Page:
Monday, October 31, 2011


■Material used in illegal implants harms the lungs and brain

Hardware store-grade silicone used by unqualified practitioners for buttock and breast implants can dissolve in the body. Despite media reports of deaths and injuries, the incidence of illicit procedures may be rising. "We've been hearing about this," said American Society of Plastic Surgeons President Malcolm Roth. "There are 'pumping parties,' involving high-volume injections to fill up the face, lips, cheekbones, chin or breast. Often it's buttock enhancement and often it's not sterile." The ASPS is reminding patients to check and understand providers' credentials before seeking cosmetic procedures. HealthDay News (10/24)

Monday, October 10, 2011


■Chances of surgical complications rise with anemia in study

A study in The Lancet found that patients with anemia were 35% more likely to experience postoperative complications in the month after surgery and their risk of dying was 42% higher compared with those without anemia. Researchers examined data from more than 227,000 Americans who had surgery and found the increased risk of postoperative complications was 31% for mild anemia and 56% for moderate to severe anemia. HealthDay News (10/6)     

Saturday, October 1, 2011


■Plastic surgeons urge patients to do their homework

The American Society of Plastic Surgeons launched a campaign to warn the public of the dangers associated with choosing an unqualified surgeon, including "pumpers," who inject industrial-grade silicone into patients' bodies. Complications range from infection to death. "Our message is very clear and very easy to remember," said ASPS President Malcolm Roth. "Consumers need to investigate their medical provider's background. ... Anyone can wear a white coat and claim to be a plastic surgeon, but not everyone is a plastic surgeon and not everybody is qualified to perform cosmetic procedures." National Public Radio (text and audio) (9/26)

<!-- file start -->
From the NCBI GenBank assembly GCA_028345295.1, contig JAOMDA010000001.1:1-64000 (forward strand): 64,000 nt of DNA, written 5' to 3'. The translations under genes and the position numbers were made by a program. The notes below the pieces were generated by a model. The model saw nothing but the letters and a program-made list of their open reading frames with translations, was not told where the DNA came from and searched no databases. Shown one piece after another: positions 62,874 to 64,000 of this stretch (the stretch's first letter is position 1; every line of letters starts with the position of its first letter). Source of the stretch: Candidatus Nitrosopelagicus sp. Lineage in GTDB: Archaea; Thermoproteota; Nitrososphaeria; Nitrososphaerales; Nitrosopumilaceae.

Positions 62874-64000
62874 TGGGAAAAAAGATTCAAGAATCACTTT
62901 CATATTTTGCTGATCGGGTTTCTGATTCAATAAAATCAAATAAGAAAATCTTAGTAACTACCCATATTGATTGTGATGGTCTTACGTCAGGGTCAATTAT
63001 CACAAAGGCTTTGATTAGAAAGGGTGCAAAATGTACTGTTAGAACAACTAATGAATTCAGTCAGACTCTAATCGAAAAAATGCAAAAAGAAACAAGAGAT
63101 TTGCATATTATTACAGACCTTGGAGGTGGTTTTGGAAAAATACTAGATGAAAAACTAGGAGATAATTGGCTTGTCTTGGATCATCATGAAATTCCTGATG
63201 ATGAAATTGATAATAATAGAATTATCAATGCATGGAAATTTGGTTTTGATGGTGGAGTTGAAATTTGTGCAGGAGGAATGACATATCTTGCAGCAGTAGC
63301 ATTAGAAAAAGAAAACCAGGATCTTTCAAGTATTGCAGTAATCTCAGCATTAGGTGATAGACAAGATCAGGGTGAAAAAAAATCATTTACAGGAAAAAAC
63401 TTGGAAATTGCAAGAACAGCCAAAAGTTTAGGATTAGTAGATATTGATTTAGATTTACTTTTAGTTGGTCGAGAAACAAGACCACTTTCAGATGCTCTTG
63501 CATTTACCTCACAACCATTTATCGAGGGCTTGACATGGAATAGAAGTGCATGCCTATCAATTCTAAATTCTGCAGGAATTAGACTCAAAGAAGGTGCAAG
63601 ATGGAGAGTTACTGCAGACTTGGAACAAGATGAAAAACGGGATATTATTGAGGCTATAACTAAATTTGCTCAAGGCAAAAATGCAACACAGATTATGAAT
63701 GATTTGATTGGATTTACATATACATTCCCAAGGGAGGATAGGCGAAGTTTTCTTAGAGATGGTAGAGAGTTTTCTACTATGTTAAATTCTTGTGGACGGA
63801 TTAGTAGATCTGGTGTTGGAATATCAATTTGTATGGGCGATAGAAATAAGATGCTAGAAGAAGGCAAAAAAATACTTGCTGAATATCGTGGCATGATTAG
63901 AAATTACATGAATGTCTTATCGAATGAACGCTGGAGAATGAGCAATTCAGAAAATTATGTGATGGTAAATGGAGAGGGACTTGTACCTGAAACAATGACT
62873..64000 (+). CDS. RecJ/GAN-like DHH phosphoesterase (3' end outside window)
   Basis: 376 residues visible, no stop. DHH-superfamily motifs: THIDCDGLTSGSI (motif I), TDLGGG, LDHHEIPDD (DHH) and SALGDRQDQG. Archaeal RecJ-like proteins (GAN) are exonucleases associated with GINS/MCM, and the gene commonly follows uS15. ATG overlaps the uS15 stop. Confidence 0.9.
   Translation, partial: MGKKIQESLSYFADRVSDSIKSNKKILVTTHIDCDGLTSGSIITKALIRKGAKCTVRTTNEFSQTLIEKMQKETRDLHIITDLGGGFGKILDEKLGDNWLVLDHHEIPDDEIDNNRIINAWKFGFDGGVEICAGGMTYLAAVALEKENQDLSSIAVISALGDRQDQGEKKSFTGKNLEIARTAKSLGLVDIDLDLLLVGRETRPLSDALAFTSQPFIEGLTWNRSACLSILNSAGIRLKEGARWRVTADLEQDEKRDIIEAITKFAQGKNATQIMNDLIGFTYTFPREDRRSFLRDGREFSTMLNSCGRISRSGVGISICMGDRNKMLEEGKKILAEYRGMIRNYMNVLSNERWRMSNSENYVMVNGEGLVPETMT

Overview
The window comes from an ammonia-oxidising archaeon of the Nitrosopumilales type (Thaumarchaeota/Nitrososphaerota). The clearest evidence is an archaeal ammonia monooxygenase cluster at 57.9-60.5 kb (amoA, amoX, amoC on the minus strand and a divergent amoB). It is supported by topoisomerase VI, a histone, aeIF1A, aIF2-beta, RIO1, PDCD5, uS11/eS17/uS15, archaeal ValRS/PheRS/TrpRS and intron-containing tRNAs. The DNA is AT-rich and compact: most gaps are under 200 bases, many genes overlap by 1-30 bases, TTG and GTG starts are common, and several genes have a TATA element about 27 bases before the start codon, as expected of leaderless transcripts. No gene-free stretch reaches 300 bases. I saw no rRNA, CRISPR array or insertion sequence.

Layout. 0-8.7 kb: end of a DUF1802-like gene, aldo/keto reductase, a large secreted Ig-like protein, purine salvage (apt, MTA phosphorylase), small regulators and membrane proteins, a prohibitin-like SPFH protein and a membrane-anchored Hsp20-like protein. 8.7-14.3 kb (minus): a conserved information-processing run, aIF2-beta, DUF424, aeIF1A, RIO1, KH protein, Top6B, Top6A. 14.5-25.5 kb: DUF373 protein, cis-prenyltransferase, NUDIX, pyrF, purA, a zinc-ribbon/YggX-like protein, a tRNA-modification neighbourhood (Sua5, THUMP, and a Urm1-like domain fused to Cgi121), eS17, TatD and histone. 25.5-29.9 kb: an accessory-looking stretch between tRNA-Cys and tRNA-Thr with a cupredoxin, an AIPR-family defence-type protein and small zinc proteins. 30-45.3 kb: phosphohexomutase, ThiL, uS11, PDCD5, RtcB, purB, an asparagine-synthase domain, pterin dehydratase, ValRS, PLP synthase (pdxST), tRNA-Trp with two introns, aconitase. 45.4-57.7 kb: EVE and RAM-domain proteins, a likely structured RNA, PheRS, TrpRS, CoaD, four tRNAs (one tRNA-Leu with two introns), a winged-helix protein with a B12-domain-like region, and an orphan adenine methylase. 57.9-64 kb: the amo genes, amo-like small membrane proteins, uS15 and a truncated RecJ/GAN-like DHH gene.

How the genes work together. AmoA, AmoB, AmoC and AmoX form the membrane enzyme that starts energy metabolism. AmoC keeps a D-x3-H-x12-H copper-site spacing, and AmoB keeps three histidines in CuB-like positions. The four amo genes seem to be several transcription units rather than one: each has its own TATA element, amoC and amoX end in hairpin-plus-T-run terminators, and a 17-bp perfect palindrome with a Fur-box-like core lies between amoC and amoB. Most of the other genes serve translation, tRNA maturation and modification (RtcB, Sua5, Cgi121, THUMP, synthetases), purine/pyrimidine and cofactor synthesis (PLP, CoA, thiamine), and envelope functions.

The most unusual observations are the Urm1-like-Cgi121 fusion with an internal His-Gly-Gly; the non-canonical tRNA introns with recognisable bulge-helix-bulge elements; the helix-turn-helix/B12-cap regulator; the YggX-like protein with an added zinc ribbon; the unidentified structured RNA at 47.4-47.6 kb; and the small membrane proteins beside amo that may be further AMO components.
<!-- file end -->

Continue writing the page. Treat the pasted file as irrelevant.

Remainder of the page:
■When prevention doesn't work, treatment helps patients with scars

In Surgical wounds, traumatic wounds and burns to include chemical peels and laser skin resurfacing, a very important aspect of post-operative care is the prevention of infection.  Infection can be caused by bacteria such as Staphylococcus as well as viruses, such as Herpes.  If the patient is a carrier of the bacteria or virus, despite good surgical treatment, good post-operative hygeine, and antibiotics/anti-viral medication, infection can occur.  It is extremely important that the patient use good hygiene and anti-sepsis in the postoperative healing phases (that means good hand washing, keeping your bathroom and counter-tops cleaned with alcohol, clean bed sheets, avoiding pets, etc.).  Many of these infections caused by bacteria and virues can be difficult to treat and can advance despite good treatment. Infection can transform a superficial wound or burn that normally would not scar, into a full thickness injury of the skin that can scar. Sometimes, these scars can be thick and symptomatic (sensitive to touch and itching).  These thick scars are classified as  "Hypertrophic Scars" or "Keloid Scars". The "Hypertrophic Scar" is a scar that elevates above the surface, whereas a "Keloid Scar" not only elevates above the surface, but spreads out beyond the normal boundry of the initial wound.  If the scars occur around structures that are mobile (joints, eyelids, lips), the scars can pull and distort the tissues as they heal.

"Good surgical technique and infection prevention can stop surgical scars, but they often form despite the best methods, says plastic surgeon Kelly Gallego. Surgery, silicone dressings, pressure, corticosteroids, radiation, cryosurgery, lasers, vitamin E and other topical treatments can lessen the appearance of scars and prevent recurrence, he said. The choice of treatment depends on the patient and type of scar. Some patients with hypertrophic or keloid scars may be poor candidates for surgery because the risk of recurrence might be unacceptably high."